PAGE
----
1| What more could be done to achieve
peace between Israelis and Palestinians?
2| What might women bring to the
peace process if more were included?
with Ruth Calderon, Tamara Cofman Wittes, Nadia Hijab, Naomi Chazan, Caroline Glick, Fania Oz-Salzberger, Laila El-Haddad, Nitsana Darshan-Leitner, Anat Saragusti, Cora Weiss, Sarai Aharoni, Noura Erakat, Laura Blumenfeld, Lara Friedman, Simone Susskind, Felice Friedson, Leila Hilal & Galia Golan
When did you last hear someone say something new about the peace process? And when did you last hear someone new say it? Every day, it seems, a panel of experts—diplomats, pundits, scholars, chin-pullers of all varieties—convenes to chew over the future of Israeli-Palestinian relations. These groups all have something in common: They are overwhelmingly male. The PBS program Frontline recently attracted criticism for asking 23 male experts and three women to reflect on the career of Prime Minister Benjamin Netanyahu. We at Moment have been offenders ourselves, printing past symposia on the Israeli-Palestinian conflict that featured far more male than female contributors.
Partly this reflects the makeup of the military, diplomatic and foreign policy sectors, which lag in diversity of all kinds. But it’s not just that. Scanning foreign policy journals, social media and on-air punditry, you’d hardly be aware of the peacemaking successes achieved by women—in the Middle East and beyond. In 2011, Leymah Gbowee won a Nobel Peace Prize for her role in founding the Women of Liberia Mass Action for Peace movement, which contributed to the end of Liberia’s second civil war. A decade and a half prior, the Northern Ireland Women’s Coalition played a critical role in brokering the resolution to political and ethno-religious violence in Northern Ireland. Peace talks led and influenced by women in Guatemala, Darfur, the Philippines and Colombia have brought an end to long civil wars and internal conflicts. And former under secretary of state for political affairs Wendy Sherman recently led the talks that resulted in the Iran nuclear agreement.
Despite these successes, women have generally been excluded from the nitty-gritty negotiations between Israelis and Palestinians and largely relegated to supporting roles. To be clear: Women have been involved in Israeli-Palestinian peacemaking for decades through largely unofficial channels. The 1980s saw the formation of several women’s groups, including Women in Black, Israeli Women Against the Occupation and the Israeli Women’s Peace Net. In 1989, Belgian activist Simone Susskind helped convene a conference of Israeli and Palestinian women, including activists Naomi Chazan and Hanan Ashrawi. Not only did this meeting lead to the establishment of the women’s organizations Bat Shalom (on the Israeli side) and the Jerusalem Center for Women (on the Palestinian side), but they succeeded in drafting and signing a joint declaration that recognized the need for two states to coexist.
Still, in 1991—during a decade of heightened activity in terms of negotiations—women were largely absent from peace talks. The exception was Ashrawi, who represented the Palestinians at the Madrid talks but was not invited to the final negotiating table. (During the talks, Israel summoned Likud member and Deputy Speaker of the Knesset Sarah Doron to join the Israeli delegation in response to Ashrawi’s visible presence.) Things didn’t get better as the decade proceeded. Despite the appointment of Madeleine Albright as the first female U.S. secretary of state, no Israeli or Palestinian women played major roles in the failed 2000 Camp David meetings. Then-President Bill Clinton has said, “If we’d had women at Camp David we’d have an agreement.”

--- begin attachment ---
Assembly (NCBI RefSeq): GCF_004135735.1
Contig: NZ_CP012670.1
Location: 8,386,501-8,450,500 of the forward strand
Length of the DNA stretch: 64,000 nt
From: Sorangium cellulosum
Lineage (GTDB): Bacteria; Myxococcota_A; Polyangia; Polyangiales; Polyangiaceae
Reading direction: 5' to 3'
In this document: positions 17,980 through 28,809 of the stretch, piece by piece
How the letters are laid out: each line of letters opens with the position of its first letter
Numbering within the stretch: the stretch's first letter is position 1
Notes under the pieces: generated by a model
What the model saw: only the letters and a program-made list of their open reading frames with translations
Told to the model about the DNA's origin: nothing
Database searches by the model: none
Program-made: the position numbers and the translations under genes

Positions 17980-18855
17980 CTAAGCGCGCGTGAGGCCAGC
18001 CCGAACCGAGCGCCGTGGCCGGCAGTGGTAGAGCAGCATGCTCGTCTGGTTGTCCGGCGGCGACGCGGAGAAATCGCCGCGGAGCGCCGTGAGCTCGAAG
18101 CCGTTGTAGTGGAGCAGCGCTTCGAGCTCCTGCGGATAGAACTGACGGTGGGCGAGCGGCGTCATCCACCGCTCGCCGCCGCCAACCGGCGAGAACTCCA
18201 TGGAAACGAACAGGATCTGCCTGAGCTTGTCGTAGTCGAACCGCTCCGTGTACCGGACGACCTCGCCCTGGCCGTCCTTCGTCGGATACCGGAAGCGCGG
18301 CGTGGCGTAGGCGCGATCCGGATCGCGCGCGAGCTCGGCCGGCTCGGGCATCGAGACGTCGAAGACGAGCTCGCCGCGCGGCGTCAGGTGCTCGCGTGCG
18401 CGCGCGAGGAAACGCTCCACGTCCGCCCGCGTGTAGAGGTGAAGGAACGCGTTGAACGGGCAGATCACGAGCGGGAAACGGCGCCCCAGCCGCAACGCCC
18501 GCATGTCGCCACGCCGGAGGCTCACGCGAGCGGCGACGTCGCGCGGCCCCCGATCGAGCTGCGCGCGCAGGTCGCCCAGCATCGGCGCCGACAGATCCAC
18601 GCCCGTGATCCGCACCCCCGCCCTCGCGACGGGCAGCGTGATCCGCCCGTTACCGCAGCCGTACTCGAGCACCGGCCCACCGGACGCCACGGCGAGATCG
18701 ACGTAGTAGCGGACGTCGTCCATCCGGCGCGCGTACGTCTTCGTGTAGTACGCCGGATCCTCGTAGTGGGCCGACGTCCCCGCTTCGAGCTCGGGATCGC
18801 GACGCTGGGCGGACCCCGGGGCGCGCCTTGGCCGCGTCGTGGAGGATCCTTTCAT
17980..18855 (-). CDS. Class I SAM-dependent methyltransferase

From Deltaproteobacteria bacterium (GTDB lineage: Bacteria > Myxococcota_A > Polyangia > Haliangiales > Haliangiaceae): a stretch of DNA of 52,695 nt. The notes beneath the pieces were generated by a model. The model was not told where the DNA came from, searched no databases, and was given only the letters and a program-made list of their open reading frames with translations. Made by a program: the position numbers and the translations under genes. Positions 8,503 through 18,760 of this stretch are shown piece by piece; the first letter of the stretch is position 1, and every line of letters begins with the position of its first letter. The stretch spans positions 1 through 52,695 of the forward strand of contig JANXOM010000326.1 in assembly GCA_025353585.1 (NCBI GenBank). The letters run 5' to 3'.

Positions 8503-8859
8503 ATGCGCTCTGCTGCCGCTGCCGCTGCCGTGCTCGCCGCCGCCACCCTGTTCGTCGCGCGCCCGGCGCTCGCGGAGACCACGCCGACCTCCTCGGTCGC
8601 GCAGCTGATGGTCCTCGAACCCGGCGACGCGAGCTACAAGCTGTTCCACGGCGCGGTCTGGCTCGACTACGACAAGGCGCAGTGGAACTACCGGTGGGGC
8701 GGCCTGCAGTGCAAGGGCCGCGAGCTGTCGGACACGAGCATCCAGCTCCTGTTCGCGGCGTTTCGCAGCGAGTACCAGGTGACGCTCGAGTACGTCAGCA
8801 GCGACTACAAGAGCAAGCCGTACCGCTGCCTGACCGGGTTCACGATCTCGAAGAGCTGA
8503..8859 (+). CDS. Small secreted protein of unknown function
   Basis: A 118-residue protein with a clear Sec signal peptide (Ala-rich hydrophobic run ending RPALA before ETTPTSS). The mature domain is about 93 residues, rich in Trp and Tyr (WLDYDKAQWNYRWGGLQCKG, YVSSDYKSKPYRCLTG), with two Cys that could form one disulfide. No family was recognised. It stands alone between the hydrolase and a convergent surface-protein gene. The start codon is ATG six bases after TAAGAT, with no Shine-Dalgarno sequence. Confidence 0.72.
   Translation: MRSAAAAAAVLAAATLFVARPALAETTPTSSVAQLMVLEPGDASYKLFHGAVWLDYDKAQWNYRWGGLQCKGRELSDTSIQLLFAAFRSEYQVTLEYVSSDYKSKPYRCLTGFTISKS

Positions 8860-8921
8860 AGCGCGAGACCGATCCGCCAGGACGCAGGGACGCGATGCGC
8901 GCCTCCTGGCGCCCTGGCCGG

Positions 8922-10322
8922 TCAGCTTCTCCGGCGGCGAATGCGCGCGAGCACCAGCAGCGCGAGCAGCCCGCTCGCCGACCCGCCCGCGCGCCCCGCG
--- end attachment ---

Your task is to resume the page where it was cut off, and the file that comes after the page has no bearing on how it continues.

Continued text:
That same year, the United Nations Security Council adopted Resolution 1325 on Women, Peace and Security, which addressed the impact of conflict on women and called for their engagement in conflict resolution and peacemaking. This was followed up in 2005 by a UN-sponsored trilateral women’s group, called The International Women’s Commission for a Just and Sustainable Palestinian-Israeli Peace, which had little impact on official talks.
While there has been an increasing number of women serving in the highest foreign policy positions in the United States, among them Secretaries of State Condoleezza Rice and Hillary Clinton, little has changed in Israel or the Palestinian Authority. The exception is Israel’s former foreign minister Tzipi Livni, who has twice led the Israeli team in ultimately unsuccessful peace talks with the Palestinian leadership.
What perspectives might we be missing by ignoring so many women? What if we convened a group—diplomats, policy thinkers, activists, journalists—that happened to be entirely female? To do just that, Moment decided to ask women two questions: What more could be done to achieve peace between Israelis and Palestinians? What might women bring to the peace process if more were included? We provide a rare platform for the perspectives of young and old, feminist and nonfeminist, left and right, Jewish and Muslim, Israeli and Arab, American and European women. There are many more voices to include, so this is an ongoing project; more interviews are in process—including ones with Ashrawi and Albright—which will be part of an expanded e-book available at momentmag.com.